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Thursday, September 9, 2010

The Ninth Circuit Upholds State Secrets - Denies Victims Day in Court

In a sharply divided decision on Wednesday in Mohamed v. Jeppesen Dataplan, the Ninth Circuit Court of Appeals voted 6-5 to dismiss the case, upholding an assertion of the state secrets privilege, first raised by the Bush Administration and now by the Obama Administration, that the need to protect state secrets trumps the ability of former prisoners to sue over alleged torture.

The ruling is another blow to accountability for torture that took place under the Bush Administration. According to the New York Times,

“The lawsuit was brought in 2007 against a Boeing subsidiary, Jeppesen Dataplan,
that the plaintiffs said had arranged the rendition flights that took them to
Morocco, Egypt and Afghanistan to be tortured. One of the men, Binyam Mohamed,
had his bones broken in Morocco, where security agents also cut his skin with a
scalpel and poured a stinging liquid into his wounds.”
In the majority opinion, the 9th Circuit states that it “reluctantly” concludes that state secrets trump the “fundamental principles of our liberty, including justice, transparency, and accountability” in this case. Notably, the 9th Circuit’s decision held that the claims could not proceed “even assuming plaintiffs could establish their case solely through nonprivileged evidence.” The ACLU, which brought the case has vowed to appeal the decision to the Supreme Court, but the decision by the 9th Circuit is a serious blow.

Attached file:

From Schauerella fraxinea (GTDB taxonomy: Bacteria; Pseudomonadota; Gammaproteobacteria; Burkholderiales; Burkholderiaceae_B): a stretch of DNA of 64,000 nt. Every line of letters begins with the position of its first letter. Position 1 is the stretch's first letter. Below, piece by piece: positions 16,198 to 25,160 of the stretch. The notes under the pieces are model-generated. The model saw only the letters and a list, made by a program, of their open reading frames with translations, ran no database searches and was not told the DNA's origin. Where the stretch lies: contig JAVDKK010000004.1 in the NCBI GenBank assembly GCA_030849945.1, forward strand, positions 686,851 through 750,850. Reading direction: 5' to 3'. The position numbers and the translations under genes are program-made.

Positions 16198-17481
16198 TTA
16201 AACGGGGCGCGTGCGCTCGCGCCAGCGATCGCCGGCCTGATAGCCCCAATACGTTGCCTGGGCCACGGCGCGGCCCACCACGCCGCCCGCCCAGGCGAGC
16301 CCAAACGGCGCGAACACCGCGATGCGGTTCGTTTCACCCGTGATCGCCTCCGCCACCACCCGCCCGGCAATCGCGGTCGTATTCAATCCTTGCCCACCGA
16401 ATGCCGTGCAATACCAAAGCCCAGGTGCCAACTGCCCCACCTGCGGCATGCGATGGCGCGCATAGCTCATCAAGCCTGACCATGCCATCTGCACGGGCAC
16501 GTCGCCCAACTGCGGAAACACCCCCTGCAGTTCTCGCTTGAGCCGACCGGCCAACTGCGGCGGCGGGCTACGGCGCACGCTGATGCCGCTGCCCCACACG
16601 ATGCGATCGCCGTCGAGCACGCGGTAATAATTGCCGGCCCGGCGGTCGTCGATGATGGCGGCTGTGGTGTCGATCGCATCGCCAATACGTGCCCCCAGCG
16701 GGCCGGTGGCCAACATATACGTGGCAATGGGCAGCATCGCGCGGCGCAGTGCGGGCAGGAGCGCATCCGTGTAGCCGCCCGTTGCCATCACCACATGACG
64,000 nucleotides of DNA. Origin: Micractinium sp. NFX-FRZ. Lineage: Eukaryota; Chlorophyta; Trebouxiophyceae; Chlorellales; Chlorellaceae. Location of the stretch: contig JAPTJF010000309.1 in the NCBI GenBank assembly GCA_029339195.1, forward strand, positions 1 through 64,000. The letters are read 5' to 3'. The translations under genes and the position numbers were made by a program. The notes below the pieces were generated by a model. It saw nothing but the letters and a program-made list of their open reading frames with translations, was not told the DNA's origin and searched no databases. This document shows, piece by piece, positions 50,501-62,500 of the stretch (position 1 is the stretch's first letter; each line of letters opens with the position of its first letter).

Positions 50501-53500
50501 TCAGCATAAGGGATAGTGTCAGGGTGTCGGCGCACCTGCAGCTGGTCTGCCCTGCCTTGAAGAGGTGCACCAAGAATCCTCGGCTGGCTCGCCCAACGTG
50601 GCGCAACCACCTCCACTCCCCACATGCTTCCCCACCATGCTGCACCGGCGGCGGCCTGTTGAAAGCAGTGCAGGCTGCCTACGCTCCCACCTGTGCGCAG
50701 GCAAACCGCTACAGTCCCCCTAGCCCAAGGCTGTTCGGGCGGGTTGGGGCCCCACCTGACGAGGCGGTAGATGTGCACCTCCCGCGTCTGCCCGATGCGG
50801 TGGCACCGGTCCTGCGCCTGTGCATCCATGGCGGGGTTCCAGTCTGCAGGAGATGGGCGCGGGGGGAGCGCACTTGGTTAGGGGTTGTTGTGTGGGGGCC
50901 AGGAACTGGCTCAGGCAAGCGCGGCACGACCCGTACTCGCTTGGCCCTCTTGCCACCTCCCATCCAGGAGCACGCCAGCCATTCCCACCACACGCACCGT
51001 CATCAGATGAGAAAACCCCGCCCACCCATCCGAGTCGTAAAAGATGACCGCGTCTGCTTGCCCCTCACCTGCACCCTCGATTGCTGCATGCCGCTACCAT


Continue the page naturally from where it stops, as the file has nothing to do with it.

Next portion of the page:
Ben Wizner, the ACLU staff attorney who argued the case stated, "This is a sad day not only for the torture victims whose attempt to seek justice has been extinguished, but for all Americans who care about the rule of law and our nation's reputation in the world."

Last fall, Alliance for Justice released the documentary, Tortured Law, to examine the role government lawyers played in authorizing torture. These lawyers have not been held accountable, and the Obama Administration is continuing policies that candidate Obama campaigned against in 2008.

There are still avenues for promoting transparency and accountability, as Ronald Goldfarb’s recent post on The Hill demonstrates, but we must hold Congress and this Administration to their promise of change.

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